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ADATA HV610 external USB 3 hard drive review

ADATA HV610 external USB 3 hard drive review

ADATA HV610 External USB 3 hard drive review

Like most things in the computing world, things are getting smaller, lighter, faster, and cheaper. External hard drives are no exception, and now that large amounts of storage are available for under $100, having an external backup drive is a no-brainer—just ask anyone who has ever lost data to a crashed hard drive.

One of the problems with external storage has always been speed, but now that USB 3 is becoming the standard, we’re seeing a bevy of new devices that take advantage of the upgraded bandwidth that USB 3 offers.

ADATA has sent their newest external hard drive, the HV610, for us to review.


  • Device Interface: USB 3.0 (backward compatible with USB 2.0)
  • HDD Interface: 2.5″ SATA II
  • Available colors: black / white
  • Capacity: black – 500GB / 750GB / 1TB, White – 500GB / 1TB
  • Accessory: blue smart cover for cable management
  • Bright cold-blue LED to show transferring status
  • Dimensions: 115 x 90 x 18mm (4.5 x 3.5 x 0.71in)
  • Weight: 165g (0.36 lb)

The focus seems to be on the aesthetic here, as well as the handy plastic cover that doubles as a cable carrier. I’m not sure about external hard drives as fashion statements, but ADATA is convinced that there’s a market that cares about the “Street Fashion” of your peripherals. It is a pretty sexy looking drive, and it’s awfully small for an external if that’s important to you. Very transportable.


It’s definitely not the USB 3 interface that’s getting stressed here. The max transfer rate was tested on two different PCs with USB 3, and the benchmark results were nearly identical:


ADATA HV610 ATTO benchmark

ADATA HV610 CrystalDiskMark

ADATA HV610 CrystalDiskMark

As you can see in both synthetic (ATTO) and more realistic (CDM) benchmarks, the transfer rate is pretty much a steady ~100MB/s, which is more an indication of the 5400RPM SATA II HD that they put inside the shell than the USB 3 interface.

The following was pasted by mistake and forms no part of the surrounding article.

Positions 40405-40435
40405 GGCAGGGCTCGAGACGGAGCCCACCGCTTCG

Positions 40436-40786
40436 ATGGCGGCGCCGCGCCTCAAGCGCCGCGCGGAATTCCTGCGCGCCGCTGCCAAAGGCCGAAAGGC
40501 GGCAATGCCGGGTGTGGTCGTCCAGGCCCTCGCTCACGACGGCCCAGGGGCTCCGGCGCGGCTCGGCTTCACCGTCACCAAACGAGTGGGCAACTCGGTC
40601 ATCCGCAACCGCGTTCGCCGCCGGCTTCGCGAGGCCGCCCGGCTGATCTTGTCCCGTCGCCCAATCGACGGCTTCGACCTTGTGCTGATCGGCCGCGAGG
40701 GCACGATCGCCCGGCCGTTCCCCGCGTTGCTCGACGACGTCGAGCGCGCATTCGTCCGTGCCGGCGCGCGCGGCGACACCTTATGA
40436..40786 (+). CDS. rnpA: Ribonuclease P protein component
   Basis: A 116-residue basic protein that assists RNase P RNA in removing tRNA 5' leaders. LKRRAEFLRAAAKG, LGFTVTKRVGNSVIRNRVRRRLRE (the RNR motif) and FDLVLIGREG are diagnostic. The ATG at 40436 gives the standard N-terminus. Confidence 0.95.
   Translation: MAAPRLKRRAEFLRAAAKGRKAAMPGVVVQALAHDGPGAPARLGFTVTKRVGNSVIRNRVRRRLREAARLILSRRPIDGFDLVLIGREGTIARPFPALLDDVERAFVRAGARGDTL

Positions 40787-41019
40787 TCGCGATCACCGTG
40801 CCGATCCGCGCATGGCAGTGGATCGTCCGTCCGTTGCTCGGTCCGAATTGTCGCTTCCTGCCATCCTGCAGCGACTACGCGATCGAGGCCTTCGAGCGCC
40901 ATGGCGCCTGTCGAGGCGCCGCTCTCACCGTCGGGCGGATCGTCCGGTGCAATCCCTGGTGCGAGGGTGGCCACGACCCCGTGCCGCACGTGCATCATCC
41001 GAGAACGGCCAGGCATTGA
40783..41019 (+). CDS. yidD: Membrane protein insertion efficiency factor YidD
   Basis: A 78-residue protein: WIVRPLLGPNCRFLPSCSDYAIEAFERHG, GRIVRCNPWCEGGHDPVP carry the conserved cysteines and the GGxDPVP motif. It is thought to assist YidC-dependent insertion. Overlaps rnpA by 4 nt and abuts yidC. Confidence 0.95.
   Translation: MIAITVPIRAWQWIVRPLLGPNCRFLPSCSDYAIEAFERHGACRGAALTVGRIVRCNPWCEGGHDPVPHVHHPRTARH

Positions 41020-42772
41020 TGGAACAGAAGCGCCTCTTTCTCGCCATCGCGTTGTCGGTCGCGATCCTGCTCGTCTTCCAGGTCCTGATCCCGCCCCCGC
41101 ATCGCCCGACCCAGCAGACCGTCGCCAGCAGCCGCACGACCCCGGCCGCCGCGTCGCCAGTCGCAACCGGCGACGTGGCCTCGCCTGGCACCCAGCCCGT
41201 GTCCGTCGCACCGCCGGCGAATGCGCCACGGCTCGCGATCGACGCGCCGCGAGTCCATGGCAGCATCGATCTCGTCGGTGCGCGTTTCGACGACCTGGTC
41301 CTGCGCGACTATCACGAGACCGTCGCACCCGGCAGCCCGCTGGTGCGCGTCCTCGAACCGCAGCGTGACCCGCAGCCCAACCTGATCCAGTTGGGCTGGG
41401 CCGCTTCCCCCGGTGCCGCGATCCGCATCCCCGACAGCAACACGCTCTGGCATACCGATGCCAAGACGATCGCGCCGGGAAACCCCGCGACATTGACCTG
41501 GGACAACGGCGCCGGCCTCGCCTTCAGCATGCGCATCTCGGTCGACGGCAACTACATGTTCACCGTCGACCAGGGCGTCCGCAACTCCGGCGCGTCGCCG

At 100MB/s you can use this drive “live”, even for things like video capture or storing your games on it. However, the best use for many will be as a backup drive. Using something like Acronis, CrashPlan, Windows Backup, or other backup software, you’re going to find that USB 3 makes your backups much faster than they used to be if you plug the drive into a USB 3 port.


The ADATA HV-610 will be available in 500gb and 1tb configurations. 500gb will run you $79.99 while the 1tb model is $20 more at $99.99. A search of every online retailer listed on ADATA’s website reveals that they are not found in the wild yet, but should be soon.

While they’re not packed in the box, a purchase of this drive will also get you two free software packages: HDDtoGO, which might be useful to some, and the much more useful OStoGO, which is a utility to make your USB drive bootable so that you can install Windows from it. The third pack-in is a 60 day trial of Norton Internet Security, but even though the press release calls that “free”, a trial is not free, and besides… it’s Norton.

If you’re looking for features that set this apart from other USB 3 external drives, the focus should be on the size and feather-light weight of this drive as well as the fact that it is bus-powered and comes with a built-in cable carrier. There’s also the compelling OStoGO software and then probably less useful HDDtoGO. These are the things that differentiate the HV-610 from its competitors. Besides, it’s a “Key Piece of Street Fashion!”


  1. Soda
    Soda I assume you mean 100MB/s, as opposed to 100 millibits per second? That would be very unimpressive speed indeed =P.
  2. Cliff_Forster
    Cliff_Forster I have a USB 3.0 external that I use for booting Ubuntu when I'm not in the mood to game. Just plug it in and it performs well enough that it's pretty seamless, you would not know you are working from an external drive. It's a nice little addition if your the type of user that likes toying around with different Linux installs without multiple partitions or dual boot weirdness on your windows drive.
  3. Tim
    Tim It's kind of dumb to advertise its USB3 interface while putting a 5400 rpm drive in it! If they were serious about fast data transfer it'd have a 7200 rpm drive.
  4. Thrax
    Thrax Neither rotational velocity would be capable of saturating a USB 3.0 connection, so it's irrelevant either way.
  5. Tushon
    Tushon As usual, completely uninformed :tim: moment
  6. Cliff_Forster
    Cliff_Forster I'm using a Hitachi 7200 RPM external drive for my Ubuntu install. I'm pleased with it, it's much better than my older Seagate USB 2.0 drive.
  7. Soda
    Soda In fact, both rotational speeds are capable of exceeding a USB 2.0 connection, which is 480Mb/s I believe? So 60MB/s, which this clearly exceeds. As a side note, rotational speed doesn't affect sustained transfer rates as much as you'd expect. It has a much bigger impact on seek times, but since all seek times pale in comparison to an SSD, we are seeing a shift towards SSDs for cases where seek time matters, and low rpm drives for media storage and such where it doesn't matter (which external drives are perfectly suited and often used for).
  8. Thrax
    Thrax USB 3 is 5Gbit. 5-10x the fastest 7200 RPM disks. Not sure why you mentioned USB 2.
  9. Soda
    Soda Oh, it was in response to Tim's comment, explaining that they advertise USB 3 because USB 2 is not sufficient.

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